In order to hit that, I’ll need to get about $3,970 in dividends in December. That’d be a 14.3% bump over 2018. That’s not a given since the starting point is so high but it’s certainly possible.

Stevie boy, my dividend employee, earned himself $1.43/hr in November. That’s not great but it’s growing! That brings his hourly wage down to $4.79/hr for the year. That’s not quite a living wage but it’s getting there. In fact, if I hit my goal of $12,750, that’d be an hourly wage of $6.38 for good ol’ Steve. That’s getting up there.

I’m a few years away from Steve making minimum wage for me! However, given the power of compounding and dividend growth, he’ll get there quicker than I think.

Overall, things are looking solid this year. December is still ahead and as you can see below, it should be a big one.

Last year’s December grew at 17% and I’m eager to see what kind of growth if any I see this year. It’s certainly harder to grow a ton when the starting point is so high but hopefully we can hit that 14% and meet my goals.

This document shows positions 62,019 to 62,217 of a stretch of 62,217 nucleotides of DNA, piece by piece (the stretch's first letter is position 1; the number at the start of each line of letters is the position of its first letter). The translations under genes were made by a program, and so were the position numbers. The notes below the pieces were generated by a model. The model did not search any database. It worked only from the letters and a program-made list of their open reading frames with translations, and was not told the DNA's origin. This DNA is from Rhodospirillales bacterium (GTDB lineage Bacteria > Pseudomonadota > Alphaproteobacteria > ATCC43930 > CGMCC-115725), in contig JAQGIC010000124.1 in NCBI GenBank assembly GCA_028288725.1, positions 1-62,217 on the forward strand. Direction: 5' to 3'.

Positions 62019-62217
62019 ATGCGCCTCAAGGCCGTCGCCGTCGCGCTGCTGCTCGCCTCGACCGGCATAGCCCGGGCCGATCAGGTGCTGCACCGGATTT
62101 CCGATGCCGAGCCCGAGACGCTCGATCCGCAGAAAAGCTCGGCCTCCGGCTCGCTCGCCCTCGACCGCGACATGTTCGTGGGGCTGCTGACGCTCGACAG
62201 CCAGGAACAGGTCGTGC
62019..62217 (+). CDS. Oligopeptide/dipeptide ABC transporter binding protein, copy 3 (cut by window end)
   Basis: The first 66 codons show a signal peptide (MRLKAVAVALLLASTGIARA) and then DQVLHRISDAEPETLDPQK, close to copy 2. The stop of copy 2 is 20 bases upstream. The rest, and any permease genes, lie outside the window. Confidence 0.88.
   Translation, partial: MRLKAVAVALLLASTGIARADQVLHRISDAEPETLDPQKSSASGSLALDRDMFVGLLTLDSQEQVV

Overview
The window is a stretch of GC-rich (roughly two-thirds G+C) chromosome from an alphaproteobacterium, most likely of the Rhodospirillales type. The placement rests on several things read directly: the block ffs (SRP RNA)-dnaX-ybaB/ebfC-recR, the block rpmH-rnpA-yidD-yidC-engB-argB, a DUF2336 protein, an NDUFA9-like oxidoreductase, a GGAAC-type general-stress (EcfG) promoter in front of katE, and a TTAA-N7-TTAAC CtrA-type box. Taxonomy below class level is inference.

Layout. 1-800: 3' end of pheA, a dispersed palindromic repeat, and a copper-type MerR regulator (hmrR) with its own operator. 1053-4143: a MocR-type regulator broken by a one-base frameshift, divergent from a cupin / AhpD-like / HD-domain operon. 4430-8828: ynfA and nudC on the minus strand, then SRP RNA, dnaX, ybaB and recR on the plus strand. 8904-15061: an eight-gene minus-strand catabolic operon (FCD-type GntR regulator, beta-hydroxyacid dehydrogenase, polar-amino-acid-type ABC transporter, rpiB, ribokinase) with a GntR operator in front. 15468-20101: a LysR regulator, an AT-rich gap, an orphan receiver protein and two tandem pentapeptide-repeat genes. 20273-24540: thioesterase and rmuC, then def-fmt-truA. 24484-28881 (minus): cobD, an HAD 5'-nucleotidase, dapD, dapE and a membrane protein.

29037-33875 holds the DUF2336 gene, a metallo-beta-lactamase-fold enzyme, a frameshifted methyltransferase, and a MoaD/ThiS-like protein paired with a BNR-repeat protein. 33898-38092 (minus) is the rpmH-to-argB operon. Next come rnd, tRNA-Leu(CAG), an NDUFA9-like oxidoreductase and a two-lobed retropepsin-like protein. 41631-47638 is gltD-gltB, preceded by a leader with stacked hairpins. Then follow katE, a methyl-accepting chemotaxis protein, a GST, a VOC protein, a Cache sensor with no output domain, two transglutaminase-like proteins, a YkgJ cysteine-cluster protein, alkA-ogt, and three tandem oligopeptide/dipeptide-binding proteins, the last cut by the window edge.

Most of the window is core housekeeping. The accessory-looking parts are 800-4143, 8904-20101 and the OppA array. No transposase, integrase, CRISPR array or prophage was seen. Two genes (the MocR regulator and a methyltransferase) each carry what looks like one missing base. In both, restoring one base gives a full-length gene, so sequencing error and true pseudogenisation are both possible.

Even if I don’t meet my goals, they’ve been a great driver in getting me to invest as much as possible. I’m certainly eager to get as much money into the market before the year is over to help me grow these numbers. That’s the point of setting goals and I’m glad to see that they’re working to motivate me.

November Total : $239.04
2019 Total : $8,786.53
Portfolio monthly hourly wage : $1.43/hr
Portfolio annual hourly wage : $4.79/hr

Three Paycheck Savings Rate

What’s a three paycheck month do for the savings rate?